The 100-400 is (or can be) a lot better than the 35-350 at the long end, according to fairly extensive reviews on the Photozone site. Provided you get a good copy; apparently there is sample variation in the 100-400. My copy is reasonably good at the 400 mm setting: a little bit soft wide open but much better stopped down a bit.
    What do you mean by 'faster'? Optically they are the same speed: f5.6 at the long end.
    Weights are practically identical for the two lenses.
    Yes, the 100-400 is better for bird photography simply because it is longer, and in bird photography, you usually need all the focal length you can get and more. According to Photozone it's also substantially sharper (again, provided you get a good one).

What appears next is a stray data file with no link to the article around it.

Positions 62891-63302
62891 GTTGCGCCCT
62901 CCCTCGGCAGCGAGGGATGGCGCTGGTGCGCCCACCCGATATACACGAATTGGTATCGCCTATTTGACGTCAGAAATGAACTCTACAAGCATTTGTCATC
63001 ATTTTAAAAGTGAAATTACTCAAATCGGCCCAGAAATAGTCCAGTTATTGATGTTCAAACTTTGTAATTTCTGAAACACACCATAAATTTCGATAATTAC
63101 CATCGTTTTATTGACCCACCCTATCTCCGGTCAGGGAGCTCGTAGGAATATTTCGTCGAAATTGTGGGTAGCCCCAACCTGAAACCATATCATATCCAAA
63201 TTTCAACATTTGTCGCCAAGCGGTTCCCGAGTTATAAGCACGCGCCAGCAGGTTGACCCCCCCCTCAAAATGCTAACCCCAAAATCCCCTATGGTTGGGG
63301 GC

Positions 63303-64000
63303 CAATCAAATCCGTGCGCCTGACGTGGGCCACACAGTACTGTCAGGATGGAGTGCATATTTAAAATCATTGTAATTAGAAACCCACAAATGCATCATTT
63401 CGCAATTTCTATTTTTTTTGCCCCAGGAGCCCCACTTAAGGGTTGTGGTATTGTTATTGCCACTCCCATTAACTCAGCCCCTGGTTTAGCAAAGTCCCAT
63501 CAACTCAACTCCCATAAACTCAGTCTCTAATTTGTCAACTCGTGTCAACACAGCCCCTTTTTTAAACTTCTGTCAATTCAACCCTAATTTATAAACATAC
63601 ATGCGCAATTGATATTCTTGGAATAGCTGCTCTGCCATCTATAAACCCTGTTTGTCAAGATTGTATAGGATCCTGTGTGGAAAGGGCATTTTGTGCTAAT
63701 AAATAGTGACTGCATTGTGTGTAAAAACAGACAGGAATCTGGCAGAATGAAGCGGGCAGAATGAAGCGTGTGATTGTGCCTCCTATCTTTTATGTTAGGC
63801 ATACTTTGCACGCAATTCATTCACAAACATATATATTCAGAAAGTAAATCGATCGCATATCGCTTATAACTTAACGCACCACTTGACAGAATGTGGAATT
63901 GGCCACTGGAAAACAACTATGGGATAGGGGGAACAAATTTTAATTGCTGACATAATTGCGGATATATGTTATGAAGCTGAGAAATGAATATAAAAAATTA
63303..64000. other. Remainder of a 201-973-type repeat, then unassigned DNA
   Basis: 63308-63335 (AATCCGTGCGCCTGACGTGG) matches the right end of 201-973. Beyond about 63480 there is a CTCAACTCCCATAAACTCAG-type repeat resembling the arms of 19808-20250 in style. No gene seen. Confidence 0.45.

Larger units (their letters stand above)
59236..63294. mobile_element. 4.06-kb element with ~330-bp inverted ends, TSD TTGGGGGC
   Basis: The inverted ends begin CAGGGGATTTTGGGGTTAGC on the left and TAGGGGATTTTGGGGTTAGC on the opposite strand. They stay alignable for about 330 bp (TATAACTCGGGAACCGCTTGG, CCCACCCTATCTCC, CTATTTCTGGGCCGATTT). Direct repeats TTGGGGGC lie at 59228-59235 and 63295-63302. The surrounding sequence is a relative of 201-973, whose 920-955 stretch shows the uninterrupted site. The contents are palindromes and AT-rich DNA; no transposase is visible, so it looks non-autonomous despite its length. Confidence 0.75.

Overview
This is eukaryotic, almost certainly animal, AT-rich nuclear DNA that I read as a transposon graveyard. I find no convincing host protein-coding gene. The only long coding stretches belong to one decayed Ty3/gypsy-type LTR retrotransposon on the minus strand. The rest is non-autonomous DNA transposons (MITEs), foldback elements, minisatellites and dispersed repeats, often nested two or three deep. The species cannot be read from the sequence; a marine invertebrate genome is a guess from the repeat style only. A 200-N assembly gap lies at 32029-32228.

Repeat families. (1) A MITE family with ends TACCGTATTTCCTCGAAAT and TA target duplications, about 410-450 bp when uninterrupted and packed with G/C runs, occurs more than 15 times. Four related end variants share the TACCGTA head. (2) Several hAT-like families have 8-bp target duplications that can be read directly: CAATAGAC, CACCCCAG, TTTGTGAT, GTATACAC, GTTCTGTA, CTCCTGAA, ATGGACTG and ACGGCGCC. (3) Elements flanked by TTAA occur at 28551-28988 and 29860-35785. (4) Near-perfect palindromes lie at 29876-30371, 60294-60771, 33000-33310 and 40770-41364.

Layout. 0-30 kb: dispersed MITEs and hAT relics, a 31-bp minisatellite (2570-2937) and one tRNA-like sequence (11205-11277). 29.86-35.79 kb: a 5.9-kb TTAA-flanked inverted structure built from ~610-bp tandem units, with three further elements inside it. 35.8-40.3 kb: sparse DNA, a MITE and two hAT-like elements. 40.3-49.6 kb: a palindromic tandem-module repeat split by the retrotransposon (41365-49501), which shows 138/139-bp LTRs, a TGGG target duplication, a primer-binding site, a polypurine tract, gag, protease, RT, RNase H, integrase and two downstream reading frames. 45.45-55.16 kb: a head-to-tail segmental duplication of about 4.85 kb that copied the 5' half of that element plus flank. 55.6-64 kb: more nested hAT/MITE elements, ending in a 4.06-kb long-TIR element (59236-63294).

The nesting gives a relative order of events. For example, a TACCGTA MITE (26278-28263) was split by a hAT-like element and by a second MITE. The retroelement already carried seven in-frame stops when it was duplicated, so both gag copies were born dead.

I'd second the recommendations of several posters to consider adding a 400/5.6 and keeping the 35-350, but if you want only one telezoom the 100-400 is definitely the better of the two for bird photography in nearly all circumstances.
     
  9. prime lens is way sharper then zoom. For birds shootings you need min 400mm - 600mm. YOu don't have too many choices with canon. Low cost is the 400mm f5.6 + extender and light weight compare to the 400 f2.8 or 600 f4. For zoom, 100-400mm is the only choice unless you go 3rd party like sigma 50-500mm.
     
  10. For birds shootings you need min 400mm - 600mm.
    You don't NEED lenses that long, although they will make bird photography much easier. Check out the work of Judd Patterson to see what can be done with a good eye, a 300 mm f4, and a 1.4X. Judd must have sold a bunch of photos as he recently got a 500mm lens, but most of his bird and wildlife images were done with a 300 mm.